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FLATOW: I'm Ira Flatow. This is SCIENCE FRIDAY, from NPR.
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FLATOW: You're listening to SCIENCE FRIDAY. I'm Ira Flatow. We're talking with Lawrence Krauss, who is author of "A Universe from Nothing: Why There is Something Rather than Nothing." He's also a foundation professor and director of the Origins Project at Arizona State University in Tempe.
Our number, 1-800-989-8255. How did the idea - how did - you said that the physics has changed, what we know about the universe has changed so much, dramatically over the last few years, especially the idea that what we think of empty space is really not empty, correct?
KRAUSS: That's exactly right. Empty space is a boiling, bubbling brew of virtual particles that pop in and out of existence in a time scale so short that you can't even measure them. Now, that sounds of course like counting angels on the head of a pin; if you can't measure them, then it doesn't sound like it's science, but in fact you can't measure them directly.
But we can measure their effects indirectly. These particles that are popping in and out of existence actually affect the properties of atoms and nuclei and actually are responsible for most of the mass inside your body. And in fact, really one of the things that motivated this book was the most profound discovery in recent times, and you even alluded to it in the last segment, the discovery that most of the energy of the universe actually resides in empty space.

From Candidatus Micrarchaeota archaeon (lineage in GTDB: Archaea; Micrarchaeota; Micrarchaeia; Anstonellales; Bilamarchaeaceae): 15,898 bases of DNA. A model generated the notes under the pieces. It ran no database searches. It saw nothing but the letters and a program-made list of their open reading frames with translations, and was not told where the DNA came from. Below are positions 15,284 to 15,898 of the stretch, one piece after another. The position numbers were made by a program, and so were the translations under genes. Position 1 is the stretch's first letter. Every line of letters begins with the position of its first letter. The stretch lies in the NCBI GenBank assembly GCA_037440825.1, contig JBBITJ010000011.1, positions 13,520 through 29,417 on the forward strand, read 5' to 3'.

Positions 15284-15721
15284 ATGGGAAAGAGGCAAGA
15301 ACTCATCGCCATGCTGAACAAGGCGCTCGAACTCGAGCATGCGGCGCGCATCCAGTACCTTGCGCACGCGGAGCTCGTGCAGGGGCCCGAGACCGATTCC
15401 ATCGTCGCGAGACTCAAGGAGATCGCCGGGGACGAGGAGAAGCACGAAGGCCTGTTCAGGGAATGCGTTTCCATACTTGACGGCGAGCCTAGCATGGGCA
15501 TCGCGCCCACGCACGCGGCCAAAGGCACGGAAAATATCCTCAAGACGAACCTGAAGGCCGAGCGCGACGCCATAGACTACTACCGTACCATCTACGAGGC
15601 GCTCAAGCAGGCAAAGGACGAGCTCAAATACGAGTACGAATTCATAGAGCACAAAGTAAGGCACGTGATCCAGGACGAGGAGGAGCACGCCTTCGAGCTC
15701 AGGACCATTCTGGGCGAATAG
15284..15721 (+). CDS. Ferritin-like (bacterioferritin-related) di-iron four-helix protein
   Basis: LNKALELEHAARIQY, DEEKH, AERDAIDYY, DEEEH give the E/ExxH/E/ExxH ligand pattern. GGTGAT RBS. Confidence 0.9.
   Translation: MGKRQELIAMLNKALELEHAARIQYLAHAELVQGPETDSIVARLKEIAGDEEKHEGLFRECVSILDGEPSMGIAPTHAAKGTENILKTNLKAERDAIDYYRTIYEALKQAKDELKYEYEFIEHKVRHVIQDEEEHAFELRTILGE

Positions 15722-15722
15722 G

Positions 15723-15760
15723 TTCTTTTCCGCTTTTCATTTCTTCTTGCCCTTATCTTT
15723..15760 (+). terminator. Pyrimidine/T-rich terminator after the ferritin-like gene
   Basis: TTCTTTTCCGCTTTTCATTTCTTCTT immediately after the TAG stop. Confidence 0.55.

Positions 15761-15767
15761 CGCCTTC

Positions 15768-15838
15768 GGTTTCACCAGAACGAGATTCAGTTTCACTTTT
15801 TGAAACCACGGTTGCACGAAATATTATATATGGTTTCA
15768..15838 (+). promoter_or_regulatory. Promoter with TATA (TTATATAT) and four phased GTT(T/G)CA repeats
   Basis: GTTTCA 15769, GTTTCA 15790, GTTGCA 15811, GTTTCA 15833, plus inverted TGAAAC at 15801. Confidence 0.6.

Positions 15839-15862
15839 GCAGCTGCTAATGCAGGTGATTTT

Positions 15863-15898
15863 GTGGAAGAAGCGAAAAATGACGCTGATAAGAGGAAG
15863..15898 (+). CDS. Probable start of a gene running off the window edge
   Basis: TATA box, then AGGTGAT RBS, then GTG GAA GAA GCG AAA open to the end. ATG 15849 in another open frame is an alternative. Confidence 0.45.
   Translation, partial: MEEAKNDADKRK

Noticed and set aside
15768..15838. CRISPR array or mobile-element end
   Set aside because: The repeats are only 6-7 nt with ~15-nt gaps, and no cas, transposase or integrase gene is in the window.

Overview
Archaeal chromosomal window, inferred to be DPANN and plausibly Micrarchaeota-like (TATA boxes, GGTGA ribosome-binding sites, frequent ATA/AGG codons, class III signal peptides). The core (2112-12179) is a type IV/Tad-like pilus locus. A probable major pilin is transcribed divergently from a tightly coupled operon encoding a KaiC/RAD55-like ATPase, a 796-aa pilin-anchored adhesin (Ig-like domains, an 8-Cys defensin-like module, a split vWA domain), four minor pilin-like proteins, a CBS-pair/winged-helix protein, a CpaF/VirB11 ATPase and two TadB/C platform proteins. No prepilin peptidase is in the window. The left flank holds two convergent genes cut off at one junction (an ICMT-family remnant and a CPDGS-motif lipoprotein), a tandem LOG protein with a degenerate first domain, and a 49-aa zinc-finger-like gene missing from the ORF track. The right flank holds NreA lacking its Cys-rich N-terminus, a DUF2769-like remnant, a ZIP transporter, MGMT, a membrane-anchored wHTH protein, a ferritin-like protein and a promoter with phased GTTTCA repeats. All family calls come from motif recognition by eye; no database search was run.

You take space, get rid of all the particles, all the radiation, and it actually carries energy, and that notion that in fact empty space - once you allow gravity into the game, what seems impossible is possible. It sounds like it would violate the conservation of energy for you to start with nothing and end up with lots of stuff, but the great thing about gravity is it's a little trickier.